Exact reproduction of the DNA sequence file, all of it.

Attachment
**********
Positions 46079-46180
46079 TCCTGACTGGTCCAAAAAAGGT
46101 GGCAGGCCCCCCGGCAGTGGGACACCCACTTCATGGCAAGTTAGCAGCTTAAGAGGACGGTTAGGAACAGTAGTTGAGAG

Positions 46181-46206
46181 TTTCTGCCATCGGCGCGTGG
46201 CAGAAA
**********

Positions 46079-46180
46079 TCCTGACTGGTCCAAAAAAGGT
46101 GGCAGGCCCCCCGGCAGTGGGACACCCACTTCATGGCAAGTTAGCAGCTTAAGAGGACGGTTAGGAACAGTAGTTGAGAG

Positions 46181-46206
46181 TTTCTGCCATCGGCGCGTGG
46201 CAGAAA